The answer, of course, is James Smithson. Like Albert Pike, Smithson is a fascinating historical character, who merits more than the passing reference he gets in The Lost Symbol. Undoubtedly, Brown did his research on Smithson and, for whatever reason, left out the intriguing questions that still surround Smithson and his unusual bequest today.

Smithson was born during the 1760′s, the illegitimate son of a British aristocrat. He was a brilliant scientist who, at the age of 22, became the youngest member of the Royal Society in his day. Smithson made many discoveries, including “an improved method of making coffee” and a zinc carbonate, smithsonite, which is named after him.

His work made Smithson a prominent figure in European scientific circles and a very wealthy man. Yet, there are huge gaps in our knowledge about him.

Though we know that Smithson’s father was the Duke of Northumberland and that his mother was a cousin of the Duchess of Northumberland, no one knows exactly when he was born. More intriguingly, no one has come up with a concrete explanation why Smithson should have bequeathed his entire fortune–about half a million mid-19th century dollars–to the United States, a country that he had never visited.

What we do know is that that fortune was used to build the Smithsonian Castle, pictured above, and to sow the seed for an institution that now spans 19 museums, a zoo, and nine research centers.

Also not mentioned in The Lost Symbol is the fact that, like the Washington Monument and other DC landmarks, the Smithsonian had a Masonic cornerstone-laying ceremony. President Polk even used the same gavel that George Washington had used when he laid the cornerstone for the Capitol and he wore Washington’s Masonic apron as well.

To find out more, read our interview with Smithson biographer Heather Ewing in Secrets of The Lost Symbol.

Photo Tour :: Washington National Cathedral

We have arrived at Chapter 79 of The Lost Symbol:

Washington National Cathedral, Langdon thought, feeling an unexpected anticipation at being back after all these years. Where better to ask about One True God.
“This Cathedral really has ten stone from Mount Sinai?” Katherine asked, gazing up at the twin bell towers.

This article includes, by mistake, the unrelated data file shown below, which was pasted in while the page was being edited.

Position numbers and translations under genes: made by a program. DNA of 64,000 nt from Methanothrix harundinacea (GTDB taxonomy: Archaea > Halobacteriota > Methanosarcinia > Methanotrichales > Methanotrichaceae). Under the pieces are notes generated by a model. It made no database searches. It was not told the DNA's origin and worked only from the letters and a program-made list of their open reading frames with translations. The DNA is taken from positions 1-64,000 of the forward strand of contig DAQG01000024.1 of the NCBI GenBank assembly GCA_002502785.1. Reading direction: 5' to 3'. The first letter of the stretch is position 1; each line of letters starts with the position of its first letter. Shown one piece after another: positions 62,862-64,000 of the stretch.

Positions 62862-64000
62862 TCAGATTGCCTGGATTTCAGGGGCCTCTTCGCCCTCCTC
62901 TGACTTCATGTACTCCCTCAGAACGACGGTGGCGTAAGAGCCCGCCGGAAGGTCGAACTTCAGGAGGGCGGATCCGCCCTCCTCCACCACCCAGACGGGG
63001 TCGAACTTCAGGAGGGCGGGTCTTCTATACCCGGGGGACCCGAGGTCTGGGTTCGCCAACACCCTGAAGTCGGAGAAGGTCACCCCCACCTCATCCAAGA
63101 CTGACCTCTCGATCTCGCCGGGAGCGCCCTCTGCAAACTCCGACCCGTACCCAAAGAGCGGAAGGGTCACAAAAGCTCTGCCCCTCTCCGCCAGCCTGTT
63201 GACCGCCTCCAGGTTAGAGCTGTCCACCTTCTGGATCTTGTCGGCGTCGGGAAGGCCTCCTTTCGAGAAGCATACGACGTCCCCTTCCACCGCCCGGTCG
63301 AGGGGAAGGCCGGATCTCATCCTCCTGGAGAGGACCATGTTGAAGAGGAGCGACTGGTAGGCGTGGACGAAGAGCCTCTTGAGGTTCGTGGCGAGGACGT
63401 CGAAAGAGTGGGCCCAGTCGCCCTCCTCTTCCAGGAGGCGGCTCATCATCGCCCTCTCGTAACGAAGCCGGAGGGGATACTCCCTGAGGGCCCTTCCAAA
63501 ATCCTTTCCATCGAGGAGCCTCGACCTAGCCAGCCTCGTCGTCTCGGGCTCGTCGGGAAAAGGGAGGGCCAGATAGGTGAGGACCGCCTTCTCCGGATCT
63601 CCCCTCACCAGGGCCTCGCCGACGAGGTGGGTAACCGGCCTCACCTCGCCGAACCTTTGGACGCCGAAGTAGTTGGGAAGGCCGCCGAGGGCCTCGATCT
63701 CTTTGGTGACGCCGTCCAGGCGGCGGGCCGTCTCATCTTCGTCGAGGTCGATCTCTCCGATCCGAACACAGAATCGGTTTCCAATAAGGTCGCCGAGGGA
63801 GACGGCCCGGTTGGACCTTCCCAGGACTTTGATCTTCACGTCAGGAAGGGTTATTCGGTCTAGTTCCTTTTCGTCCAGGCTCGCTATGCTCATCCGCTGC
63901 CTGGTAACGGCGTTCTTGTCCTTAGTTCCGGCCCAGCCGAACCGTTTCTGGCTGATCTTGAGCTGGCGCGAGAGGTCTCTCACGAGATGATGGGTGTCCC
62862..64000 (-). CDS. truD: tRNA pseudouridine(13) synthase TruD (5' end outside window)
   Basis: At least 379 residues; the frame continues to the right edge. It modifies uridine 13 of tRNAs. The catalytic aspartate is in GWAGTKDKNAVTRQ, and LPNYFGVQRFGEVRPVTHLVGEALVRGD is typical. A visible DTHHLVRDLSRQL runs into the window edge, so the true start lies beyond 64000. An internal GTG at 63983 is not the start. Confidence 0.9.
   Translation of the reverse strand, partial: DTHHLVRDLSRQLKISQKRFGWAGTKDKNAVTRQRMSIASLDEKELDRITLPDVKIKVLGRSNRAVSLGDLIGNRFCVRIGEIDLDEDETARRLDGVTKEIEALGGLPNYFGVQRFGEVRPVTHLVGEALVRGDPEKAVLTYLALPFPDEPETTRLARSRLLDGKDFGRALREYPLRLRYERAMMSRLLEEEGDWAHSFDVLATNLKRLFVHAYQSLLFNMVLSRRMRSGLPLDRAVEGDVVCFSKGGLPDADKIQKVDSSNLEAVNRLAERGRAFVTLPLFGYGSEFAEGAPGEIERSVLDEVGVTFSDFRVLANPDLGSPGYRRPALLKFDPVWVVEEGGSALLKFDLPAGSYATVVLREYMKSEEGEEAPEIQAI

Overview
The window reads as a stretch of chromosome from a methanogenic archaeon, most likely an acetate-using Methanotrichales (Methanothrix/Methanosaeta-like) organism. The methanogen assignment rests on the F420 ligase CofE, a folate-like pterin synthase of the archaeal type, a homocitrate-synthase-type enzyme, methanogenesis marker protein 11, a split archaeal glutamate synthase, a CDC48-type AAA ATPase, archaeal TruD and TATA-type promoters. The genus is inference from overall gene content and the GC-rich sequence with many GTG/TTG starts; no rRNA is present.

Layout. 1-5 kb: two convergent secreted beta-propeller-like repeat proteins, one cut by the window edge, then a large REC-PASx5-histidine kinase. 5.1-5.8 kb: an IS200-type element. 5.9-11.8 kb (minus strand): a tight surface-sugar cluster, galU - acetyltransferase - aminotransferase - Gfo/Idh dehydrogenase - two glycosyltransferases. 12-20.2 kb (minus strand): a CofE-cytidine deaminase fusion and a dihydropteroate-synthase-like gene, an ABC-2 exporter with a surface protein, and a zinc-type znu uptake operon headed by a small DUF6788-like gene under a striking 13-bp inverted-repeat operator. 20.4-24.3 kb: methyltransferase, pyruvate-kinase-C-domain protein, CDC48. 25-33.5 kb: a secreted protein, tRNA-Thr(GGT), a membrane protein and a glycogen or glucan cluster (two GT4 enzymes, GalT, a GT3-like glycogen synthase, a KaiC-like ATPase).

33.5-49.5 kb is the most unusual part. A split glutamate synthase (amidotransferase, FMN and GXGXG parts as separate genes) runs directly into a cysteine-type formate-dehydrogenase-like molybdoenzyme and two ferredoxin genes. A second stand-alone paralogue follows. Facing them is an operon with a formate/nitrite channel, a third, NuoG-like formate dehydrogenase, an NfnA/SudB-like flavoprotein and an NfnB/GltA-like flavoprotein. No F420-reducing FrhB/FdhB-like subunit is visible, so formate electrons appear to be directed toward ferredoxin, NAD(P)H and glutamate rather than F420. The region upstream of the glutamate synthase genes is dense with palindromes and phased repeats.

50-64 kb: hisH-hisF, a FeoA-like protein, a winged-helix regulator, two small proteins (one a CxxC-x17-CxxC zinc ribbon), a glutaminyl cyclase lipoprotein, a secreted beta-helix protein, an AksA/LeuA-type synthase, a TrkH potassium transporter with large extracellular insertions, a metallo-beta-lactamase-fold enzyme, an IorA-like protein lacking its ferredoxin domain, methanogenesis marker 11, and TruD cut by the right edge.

Langdon nodded. “Near the main altar. They symbolize the Ten Commandments given to Moses on Mount Sinai.”
“And there’s lunar rock?”
A rock from heaven itself. “Yes. One of the stained-glass windows is called the Space Window and has a fragment of moon rock embedded in it.”

The Space Window, Washington National Cathedral (© Julie O'Connor, 2009)

Welcome to the tenth day of Julie O’Connor’s Magical, Mystical, Masonic Photo Tour of Washington, DC. Robert Langdon and Katherine Solomon have given the CIA the slip and reached Washington National Cathedral where they seek answers to the pyramid’s riddle Jeova Sanctus Unus–One True God–from the dean of the cathedral, Reverend Colin Galloway.

Candles in the Cathedral (© Julie O'Connor, 2009)

The Cathedral is a magnificent setting. One can easily imagine Dan Brown taking one of his anonymous tours of DC and being captivated by its possibilities. Here, in Chapter 82 and in true Brownian fashion, is the author’s description of the cathedral’s architectural statistics:

Washington National Cathedral is the sixth-largest cathedral in the world and soars higher than a thirty-story skyscraper. Embellished with over two hundred stained-glass windows, a fifty-three-bell carillon, and a 10,647-pipe organ, this Gothic masterpiece can accomodate more than three thousand worshippers.

Washington National Cathedral, Interior (© Julie O'Connor, 2009)

The space is magnificent. It won’t be long now before Tom Hanks and his yet-to-be-announced female companion are led down the aisle.

Reverend Colin Galloway–dean of the cathedral–looked like he had been alive forever. Stooped and withered, he wore a simple black cassock and shuffled blindly ahead without a word. Langdon and Katherine followed in silence through the darkness of the four-hundred-foot-long nave’s central aisle, which was curved ever so slightly to the left to create a softening optical illusion.

Buy Secrets of The Lost Symbol or download the e-book.